Charming campus canines capture hearts of community

Courtesy of Kate Etzold
Courtesy of Elizabeth Bennett
Courtesy of Adam Hintze

Lewis & Clark is a beautiful campus, welcoming those from all walks of life. One group in particular is near-universally popular, even earning the coveted role of our mascot. Dogs are truly the best friend you can have, and the dogs of LC are some of the very best our community has to offer. 

Elizabeth & Rhubarb

Many know Associate Professor of International Affairs Elizabeth Bennett for her popular Political Economy courses, but equally important is her frequent teaching companion, Rhubarb. Rhubarb has been a staple of Bennett’s classes since the fall of 2014, and the 11-year-old yellow Labrador retriever fits right into academia.

“Rhubarb absolutely loves college life. She loves the energy of the students, the beautiful campus to run around, the excitement that people express when they see her joyfully chasing a ball,” said Bennett. “It has been just wonderful for us to be able to spend so much time on campus and together.”

Like so many of us, Rhubarb looks forward to seeing all her LC friends whenever she comes to campus.

“She’s always excited to arrive and run around and say hi to friends that she sees. She’s always excited to see people that she knows from class, or people that she’s met before. So she’s on the lookout for friends,” said Bennett.

School is not just about socializing, and a seasoned collegiate dog like Rhubarb knows that her academics must come first.

“She comes to class and watches the lecture, sometimes eats a snack out of someone’s backpack when they’re not looking. You know, one time in the middle of a very exciting conversation in International Political Economy, she did vomit in the middle of the class discussion. So we took a break,” said Bennett.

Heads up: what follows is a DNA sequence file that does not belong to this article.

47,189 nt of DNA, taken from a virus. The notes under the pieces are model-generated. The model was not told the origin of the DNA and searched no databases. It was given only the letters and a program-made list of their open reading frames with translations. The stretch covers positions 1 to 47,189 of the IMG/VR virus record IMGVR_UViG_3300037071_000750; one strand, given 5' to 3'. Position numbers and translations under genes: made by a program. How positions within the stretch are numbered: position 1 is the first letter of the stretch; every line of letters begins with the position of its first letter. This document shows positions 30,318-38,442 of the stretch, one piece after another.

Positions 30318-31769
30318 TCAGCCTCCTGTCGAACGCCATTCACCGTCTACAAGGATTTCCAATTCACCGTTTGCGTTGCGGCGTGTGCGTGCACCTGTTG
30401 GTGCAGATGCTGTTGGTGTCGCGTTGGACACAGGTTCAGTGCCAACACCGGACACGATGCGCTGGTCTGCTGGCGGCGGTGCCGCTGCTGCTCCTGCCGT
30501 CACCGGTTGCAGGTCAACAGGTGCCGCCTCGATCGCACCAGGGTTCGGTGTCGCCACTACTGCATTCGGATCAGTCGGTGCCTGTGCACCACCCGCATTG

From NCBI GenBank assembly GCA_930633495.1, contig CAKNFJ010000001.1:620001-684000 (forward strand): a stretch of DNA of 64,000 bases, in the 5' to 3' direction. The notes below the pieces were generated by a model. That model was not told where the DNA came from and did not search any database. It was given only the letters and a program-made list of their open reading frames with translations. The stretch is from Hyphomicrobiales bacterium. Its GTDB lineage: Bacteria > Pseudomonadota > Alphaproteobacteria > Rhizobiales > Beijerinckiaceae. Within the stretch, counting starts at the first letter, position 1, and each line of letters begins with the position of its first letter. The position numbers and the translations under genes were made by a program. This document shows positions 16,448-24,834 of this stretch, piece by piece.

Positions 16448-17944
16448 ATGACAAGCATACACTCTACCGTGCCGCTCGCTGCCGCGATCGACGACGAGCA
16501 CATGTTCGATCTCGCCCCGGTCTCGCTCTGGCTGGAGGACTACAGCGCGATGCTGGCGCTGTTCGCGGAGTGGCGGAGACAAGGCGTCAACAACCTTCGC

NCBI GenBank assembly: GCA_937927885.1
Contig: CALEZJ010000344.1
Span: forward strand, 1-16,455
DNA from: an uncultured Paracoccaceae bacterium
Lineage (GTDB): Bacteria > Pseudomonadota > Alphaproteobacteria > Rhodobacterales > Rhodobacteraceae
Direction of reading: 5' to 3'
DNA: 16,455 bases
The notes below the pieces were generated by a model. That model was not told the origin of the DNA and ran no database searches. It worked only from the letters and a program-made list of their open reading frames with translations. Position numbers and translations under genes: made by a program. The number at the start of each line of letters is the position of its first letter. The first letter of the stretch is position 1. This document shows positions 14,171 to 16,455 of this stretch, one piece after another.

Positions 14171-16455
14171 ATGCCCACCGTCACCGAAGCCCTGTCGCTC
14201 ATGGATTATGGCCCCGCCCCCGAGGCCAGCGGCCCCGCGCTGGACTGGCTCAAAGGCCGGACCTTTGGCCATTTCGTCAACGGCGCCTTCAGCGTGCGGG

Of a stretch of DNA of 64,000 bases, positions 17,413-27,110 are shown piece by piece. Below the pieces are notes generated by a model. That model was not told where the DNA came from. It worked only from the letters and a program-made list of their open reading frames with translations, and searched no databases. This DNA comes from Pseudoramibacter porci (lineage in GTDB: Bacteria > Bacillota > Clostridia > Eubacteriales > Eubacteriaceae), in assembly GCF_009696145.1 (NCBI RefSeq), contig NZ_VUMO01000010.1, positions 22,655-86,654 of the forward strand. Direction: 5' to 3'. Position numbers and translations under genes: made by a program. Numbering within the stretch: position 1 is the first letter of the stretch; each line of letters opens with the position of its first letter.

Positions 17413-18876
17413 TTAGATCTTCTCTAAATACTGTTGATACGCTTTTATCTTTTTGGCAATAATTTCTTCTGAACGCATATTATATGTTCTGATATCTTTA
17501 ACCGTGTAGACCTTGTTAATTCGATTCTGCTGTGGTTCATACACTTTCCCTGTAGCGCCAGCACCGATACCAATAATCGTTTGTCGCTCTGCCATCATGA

Throughout a long day of walks and lectures, Rhubarb needs her rest. She is understandably particular about her need to rejuvenate in a space that is her own.

“It’s really important to her that Hans Morgenthau, the other International Affairs Department dog does not lay on her dog bed,” said Bennett.

Keeping your energy up is important when taking on a full day of classes, and Rhubarb knows how to keep herself sustained.

“I would say the snack that makes Rhubarb the happiest is a piece of pizza that’s been discarded in a bush,” said Bennett. “She has a knack for smelling something, doing a U-turn, completely engrossing herself in a bush and then coming out with a slice of pizza, and I can not tell you how many times this has happened on campus. And that is probably the greatest look of joy I’ve seen on Rhubarb’s face.”

Even when there is no pizza to be found, Rhubarb enjoys exploring lots of different areas on campus.

“There is a bush where I think some of her friends must leave notes for her because she’s always intent on smelling it,” said Bennett. “She also occasionally likes to check out the Pio mascot outside of the gym, and even though he’s a statue, somehow it doesn’t stop her from smelling him as if he’s an actual dog.”

Her favorite spot on campus, however, is where she can find friendly faces.

“She’s always excited to go into Howard Hall because she knows she’s going to see students that she knows,” said Bennett.

Kate & Arlo 

As Kate Etzold ’24 is nearing the end of her time at Lewis & Clark, so is another beloved Pio. Arlo is a four-year-old International Affairs major and an Entrepreneurial Business minor. He is an Australian cattle dog mixed with German shepherd, border and Standard collie. 

“He has been to every single day of school at Lewis & Clark,” said Etzold. “He comes to all my classes, he comes to the gym with me afterwards … And then we go home and we sit on the couch. And he’s a cuddler … I bring him everywhere with me. But school is a lot different in the sense (that) you’re in a lot of close conversations with people.”

When Etzold started bringing Arlo to school, he was practically still a puppy. Like any first-year college student, it took him time to adjust to the environment.